Britain's directors want the new high speed rail line to go to Scotland, as was originally planned.
A Institute of Directors (IoD) spokesperson told City A.M. yesterday: “Our members across the country still feel that intercity connectivity and improvements to existing lines – including in Scotland – should be the priority.”
The comments come after reports surfaced over the weekend that the HS2 route to the major Scottish cities of Glasgow and Edinburgh may be now not happen.
The directors’ were backed up by the Confederation of British Industry (CBI). Rhian Kelly, CBI director of business environment, said: “Connecting more of the UK to HS2 makes sense, but any extension of the line itself requires a cast iron business case, showing how the long-term benefits exceed the costs.”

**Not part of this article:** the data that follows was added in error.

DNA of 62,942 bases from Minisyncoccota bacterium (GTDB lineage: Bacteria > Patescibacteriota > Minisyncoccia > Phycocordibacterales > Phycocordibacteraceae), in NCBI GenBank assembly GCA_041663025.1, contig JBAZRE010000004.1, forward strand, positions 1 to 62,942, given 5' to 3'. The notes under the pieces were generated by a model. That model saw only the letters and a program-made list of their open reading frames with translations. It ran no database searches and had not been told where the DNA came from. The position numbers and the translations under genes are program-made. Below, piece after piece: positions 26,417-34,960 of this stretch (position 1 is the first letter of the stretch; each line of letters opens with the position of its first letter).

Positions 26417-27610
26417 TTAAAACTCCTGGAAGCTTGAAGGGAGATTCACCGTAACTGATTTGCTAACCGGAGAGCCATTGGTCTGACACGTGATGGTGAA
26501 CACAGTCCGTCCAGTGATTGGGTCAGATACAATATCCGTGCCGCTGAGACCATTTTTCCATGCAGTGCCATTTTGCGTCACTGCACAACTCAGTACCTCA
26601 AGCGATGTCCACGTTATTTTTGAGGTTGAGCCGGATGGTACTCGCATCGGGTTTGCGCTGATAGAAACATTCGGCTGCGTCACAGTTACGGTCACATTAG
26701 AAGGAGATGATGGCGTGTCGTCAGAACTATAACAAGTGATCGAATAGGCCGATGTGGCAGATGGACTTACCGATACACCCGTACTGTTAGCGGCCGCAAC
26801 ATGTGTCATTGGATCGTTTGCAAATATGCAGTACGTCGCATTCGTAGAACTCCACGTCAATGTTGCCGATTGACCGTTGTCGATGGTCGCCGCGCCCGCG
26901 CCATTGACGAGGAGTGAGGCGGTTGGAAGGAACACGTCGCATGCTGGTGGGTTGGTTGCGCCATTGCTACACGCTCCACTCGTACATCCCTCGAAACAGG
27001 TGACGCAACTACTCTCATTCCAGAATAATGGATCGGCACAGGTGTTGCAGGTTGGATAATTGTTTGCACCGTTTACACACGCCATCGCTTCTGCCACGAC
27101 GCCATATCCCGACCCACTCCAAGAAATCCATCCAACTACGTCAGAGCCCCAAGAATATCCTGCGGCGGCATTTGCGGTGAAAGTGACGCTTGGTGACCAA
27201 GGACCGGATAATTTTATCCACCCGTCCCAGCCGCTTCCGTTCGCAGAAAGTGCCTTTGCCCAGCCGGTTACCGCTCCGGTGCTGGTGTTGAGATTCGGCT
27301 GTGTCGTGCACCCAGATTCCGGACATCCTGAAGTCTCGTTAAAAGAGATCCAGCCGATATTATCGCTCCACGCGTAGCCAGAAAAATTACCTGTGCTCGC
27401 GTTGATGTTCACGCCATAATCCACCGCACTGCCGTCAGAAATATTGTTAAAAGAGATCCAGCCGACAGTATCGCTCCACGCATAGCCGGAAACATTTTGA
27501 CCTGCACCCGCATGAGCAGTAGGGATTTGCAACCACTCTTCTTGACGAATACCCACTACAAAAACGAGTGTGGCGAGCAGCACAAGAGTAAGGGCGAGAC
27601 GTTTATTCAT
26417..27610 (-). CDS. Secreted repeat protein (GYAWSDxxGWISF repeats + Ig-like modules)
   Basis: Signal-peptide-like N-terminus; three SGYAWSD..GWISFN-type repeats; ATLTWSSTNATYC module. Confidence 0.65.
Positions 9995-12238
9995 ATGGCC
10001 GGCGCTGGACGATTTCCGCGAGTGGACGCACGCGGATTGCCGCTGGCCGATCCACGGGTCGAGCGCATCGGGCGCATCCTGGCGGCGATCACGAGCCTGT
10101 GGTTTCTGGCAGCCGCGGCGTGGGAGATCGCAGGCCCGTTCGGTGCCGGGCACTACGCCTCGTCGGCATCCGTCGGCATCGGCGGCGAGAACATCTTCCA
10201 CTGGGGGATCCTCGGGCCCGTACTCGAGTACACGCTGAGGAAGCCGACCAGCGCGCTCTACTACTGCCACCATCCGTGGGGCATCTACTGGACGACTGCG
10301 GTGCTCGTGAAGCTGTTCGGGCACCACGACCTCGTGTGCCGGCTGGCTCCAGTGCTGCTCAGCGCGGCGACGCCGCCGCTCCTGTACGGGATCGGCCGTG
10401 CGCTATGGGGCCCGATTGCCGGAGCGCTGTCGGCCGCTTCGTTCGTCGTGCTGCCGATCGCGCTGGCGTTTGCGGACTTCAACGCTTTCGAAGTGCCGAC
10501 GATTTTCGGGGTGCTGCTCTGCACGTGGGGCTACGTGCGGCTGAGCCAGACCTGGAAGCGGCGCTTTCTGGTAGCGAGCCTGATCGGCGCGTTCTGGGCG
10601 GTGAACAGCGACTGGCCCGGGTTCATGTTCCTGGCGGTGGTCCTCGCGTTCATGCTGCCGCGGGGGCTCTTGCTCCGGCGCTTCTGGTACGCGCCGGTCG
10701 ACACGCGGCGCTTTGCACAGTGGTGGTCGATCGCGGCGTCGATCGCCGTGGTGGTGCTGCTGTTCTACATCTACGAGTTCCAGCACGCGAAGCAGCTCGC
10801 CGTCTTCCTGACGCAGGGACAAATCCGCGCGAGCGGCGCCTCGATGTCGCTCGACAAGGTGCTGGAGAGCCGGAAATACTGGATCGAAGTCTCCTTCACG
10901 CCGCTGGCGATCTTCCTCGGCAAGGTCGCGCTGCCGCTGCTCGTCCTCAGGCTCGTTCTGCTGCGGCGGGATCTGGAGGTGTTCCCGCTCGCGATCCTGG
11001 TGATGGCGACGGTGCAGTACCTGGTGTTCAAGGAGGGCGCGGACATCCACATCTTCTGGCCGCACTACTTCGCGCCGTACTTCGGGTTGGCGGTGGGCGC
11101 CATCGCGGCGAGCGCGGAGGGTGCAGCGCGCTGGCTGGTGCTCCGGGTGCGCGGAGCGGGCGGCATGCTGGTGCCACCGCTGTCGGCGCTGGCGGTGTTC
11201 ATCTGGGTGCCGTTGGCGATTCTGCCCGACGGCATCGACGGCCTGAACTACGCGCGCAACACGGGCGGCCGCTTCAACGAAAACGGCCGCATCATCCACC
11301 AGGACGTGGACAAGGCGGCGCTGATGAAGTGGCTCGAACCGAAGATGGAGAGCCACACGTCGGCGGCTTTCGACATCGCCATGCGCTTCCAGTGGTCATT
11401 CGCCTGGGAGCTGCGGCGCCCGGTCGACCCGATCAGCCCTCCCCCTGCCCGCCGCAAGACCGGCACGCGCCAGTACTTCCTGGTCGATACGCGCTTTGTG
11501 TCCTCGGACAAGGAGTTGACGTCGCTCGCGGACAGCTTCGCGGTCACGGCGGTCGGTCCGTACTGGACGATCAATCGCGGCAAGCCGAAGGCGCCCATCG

Phase one of HS2 is going to Birmingham, with phase two going from the West Mindlands to Leeds and Manchester.
HS2 Ltd., the company responsible for the expansion of Britain’s high speed rail infrastructure, are not convinced the business case is strong enough for it to go to Scotland, according to the Independent on Sunday.
A spokesperson for the department of transport said: “Advice prepared by HS2 Ltd. to identify broad options for high speed and upgraded railways to Scotland has been completed on time and is now with ministers, who are considering next steps. This advice will be published in due course.”
Drew Hendy, the Scottish National Party’s (SNP) Westminster transport spokesperson, reacted angrily, saying: “It would be outrageous if the UK Government planned to snub Scotland on HS2 and these claims would confirm fears that the feasibility study, which was sent to Ministers months ago, had been held back until after the election.”